Skype has been an amazing success in the wireline domain, with over 171 million registered users, availability in 28 languages, and a large eco-system of WiFi handsets and Cordless Phones (Netgear WiFi Phone), Telecom gateways (iSkoot), and ATA/Gateways (VoSky). However, Skype has a very limited presence on cellular networks.
Its not for lacking of trying – Skype probably has engaged cellular service providers, but with very limited success. For example, Skype has a partnership with the cellular provider ‘3’ to offer Skype on cellphones, but using a gateway from iSkoot rather than installing a Skype client on the mobile phone. This allows ‘3’ to utilize its voice network capacity and measure minutes of use. More importantly, it appears to be a great ploy to use Skype buzz to promote ‘3’s services on the X-series handsets. Likewise, even Skype’s short lived promotion with German cellular operator E-Plus was to promote its 3G service via Skype. Similarly, a partnership with Motorola to develop a Skype client has gone nowhere.
The primary reason wireless operators baulk at Skype is the fear of cannibalizing voice ARPU and over-utilizing its data network. Skype’s wireless ambitions haven’t succeeded, so Skype has resorted to complaining and petitioning the FCC. I’m sure wireless operators will welcome Skype into their backyard now!
For the following reasons, Skype will not be a mainstream cellular application anytime soon:
- Most mobile phones are closed. It is virtually impossible for a user to install a Skype client without the cellular operators support. These are the run-of-the-mill phones that comprise about 90% of mobile phones in the US (PDA’s, Smartphones, or Blackberrys are not in this category).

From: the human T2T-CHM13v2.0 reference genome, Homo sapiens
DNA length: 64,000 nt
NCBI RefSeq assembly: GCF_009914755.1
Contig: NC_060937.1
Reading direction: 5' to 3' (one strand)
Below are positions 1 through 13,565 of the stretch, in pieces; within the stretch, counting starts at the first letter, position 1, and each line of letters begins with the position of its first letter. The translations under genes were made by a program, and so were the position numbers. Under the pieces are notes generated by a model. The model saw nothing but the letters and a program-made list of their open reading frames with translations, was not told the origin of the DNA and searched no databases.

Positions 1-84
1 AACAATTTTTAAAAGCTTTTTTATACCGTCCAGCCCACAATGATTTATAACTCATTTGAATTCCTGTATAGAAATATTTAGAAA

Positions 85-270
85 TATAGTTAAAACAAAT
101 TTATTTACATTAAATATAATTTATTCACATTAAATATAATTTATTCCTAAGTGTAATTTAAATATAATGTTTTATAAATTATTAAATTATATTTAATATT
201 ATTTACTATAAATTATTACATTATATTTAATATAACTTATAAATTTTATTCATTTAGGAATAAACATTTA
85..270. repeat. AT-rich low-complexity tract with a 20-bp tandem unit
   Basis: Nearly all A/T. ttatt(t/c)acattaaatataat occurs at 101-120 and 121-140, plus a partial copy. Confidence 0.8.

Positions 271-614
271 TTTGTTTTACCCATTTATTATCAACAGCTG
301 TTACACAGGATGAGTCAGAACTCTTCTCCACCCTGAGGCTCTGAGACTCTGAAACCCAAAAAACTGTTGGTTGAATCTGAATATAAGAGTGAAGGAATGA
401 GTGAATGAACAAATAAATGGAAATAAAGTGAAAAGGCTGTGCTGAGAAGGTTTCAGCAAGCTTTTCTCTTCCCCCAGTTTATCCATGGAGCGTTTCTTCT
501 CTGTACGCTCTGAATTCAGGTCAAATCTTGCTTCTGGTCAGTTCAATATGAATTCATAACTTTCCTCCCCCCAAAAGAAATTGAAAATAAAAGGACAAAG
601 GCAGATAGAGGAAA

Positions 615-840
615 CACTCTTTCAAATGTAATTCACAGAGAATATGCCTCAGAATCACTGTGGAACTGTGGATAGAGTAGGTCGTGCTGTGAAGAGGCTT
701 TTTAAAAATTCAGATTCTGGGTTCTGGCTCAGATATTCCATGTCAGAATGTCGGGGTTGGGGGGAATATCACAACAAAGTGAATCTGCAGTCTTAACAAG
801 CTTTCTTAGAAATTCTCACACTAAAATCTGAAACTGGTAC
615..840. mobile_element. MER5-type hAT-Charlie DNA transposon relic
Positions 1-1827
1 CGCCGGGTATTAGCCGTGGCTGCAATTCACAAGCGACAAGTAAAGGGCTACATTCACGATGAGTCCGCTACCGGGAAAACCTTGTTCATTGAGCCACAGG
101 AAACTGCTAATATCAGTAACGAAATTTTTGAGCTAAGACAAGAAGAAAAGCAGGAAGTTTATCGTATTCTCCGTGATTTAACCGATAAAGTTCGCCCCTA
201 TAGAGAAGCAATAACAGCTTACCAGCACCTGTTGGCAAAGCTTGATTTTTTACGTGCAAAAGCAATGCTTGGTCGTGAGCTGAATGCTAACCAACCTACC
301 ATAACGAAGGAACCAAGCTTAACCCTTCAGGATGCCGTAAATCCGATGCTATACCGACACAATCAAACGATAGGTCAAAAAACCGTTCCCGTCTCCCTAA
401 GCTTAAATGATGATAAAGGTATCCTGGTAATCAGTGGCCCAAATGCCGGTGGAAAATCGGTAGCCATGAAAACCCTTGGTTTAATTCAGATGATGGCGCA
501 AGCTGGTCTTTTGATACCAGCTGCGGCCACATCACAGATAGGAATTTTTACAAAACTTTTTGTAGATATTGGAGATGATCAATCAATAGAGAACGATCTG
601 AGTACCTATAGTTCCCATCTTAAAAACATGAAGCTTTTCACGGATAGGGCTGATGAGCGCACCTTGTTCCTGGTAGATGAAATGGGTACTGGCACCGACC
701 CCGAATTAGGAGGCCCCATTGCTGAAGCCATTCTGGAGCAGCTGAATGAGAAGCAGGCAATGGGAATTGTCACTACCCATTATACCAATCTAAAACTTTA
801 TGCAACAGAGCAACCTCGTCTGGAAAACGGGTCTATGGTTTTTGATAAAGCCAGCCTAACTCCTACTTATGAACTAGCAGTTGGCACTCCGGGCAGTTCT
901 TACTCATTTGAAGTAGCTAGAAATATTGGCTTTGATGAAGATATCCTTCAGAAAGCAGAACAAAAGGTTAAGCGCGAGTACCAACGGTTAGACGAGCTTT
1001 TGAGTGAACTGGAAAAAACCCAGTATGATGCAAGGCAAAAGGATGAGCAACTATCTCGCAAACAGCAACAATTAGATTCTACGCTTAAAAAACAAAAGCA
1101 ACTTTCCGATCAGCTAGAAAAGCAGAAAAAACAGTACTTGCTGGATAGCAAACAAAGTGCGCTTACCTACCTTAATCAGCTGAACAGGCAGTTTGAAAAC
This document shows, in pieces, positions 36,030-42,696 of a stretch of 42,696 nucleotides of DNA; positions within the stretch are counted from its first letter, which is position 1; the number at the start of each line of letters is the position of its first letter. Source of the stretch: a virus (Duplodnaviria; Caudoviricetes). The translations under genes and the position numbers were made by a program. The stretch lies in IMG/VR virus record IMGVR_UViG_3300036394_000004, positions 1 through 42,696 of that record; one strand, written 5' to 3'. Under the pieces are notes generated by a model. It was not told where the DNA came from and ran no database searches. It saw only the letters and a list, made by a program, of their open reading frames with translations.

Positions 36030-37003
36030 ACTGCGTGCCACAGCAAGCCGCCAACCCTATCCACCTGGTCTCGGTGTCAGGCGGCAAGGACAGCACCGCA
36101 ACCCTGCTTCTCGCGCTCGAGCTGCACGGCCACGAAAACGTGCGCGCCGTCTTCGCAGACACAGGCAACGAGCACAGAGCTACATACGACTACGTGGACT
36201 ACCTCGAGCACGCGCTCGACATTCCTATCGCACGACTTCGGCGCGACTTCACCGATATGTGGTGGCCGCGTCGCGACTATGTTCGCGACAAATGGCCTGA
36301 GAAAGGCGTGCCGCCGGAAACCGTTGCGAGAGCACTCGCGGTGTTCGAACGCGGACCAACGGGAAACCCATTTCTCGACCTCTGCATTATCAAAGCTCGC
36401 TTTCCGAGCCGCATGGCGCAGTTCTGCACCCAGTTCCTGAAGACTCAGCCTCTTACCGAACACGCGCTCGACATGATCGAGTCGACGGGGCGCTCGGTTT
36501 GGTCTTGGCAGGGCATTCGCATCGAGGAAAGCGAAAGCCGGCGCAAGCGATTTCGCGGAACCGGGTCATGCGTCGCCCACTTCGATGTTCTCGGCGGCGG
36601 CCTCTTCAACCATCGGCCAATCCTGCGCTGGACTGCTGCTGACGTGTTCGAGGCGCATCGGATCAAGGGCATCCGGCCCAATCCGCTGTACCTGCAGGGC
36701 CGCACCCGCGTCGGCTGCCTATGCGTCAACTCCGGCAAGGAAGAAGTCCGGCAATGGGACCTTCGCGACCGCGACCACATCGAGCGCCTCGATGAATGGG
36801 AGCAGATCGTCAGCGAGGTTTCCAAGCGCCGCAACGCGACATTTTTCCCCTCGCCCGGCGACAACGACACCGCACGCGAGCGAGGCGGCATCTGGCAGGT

- Most users couldn’t install applications in mobile phones. Even if the users could install applications on a phone, many users don’t know how to do it. In theory, users could install applications in Java phones, but difficult in practice for ordinary users. It is much easier to install an application on a PDA, Smartphone, or a Blackberry, but still few people do it.
- Cellular networks are not geared for Peer-to-Peer (P2P). Skype uses P2P, and if a Skype application on a mobile phone acts as a ‘supernode’, it can be sending and receiving transmissions even when the user is not on a Skype call. This can clog up todays wireless networks quickly (even 3G), reducing the service experience for other wireless users as well.
- No quality guarantees. Skype is a VoIP technology, and in packet data networks, transmissions have to compete with other transmissions. In most cases, voice communication requires constant transmission in both directions, but this cannot be guarateed without Qualty of Service (QoS) guarantees.
Without cooperation from cellular providers, Skype may be limited to either complaining and petitioning the FCC and working with gateway providers such as iSkoot
IPdrum has a clugy way to use Skype from a cell phone.
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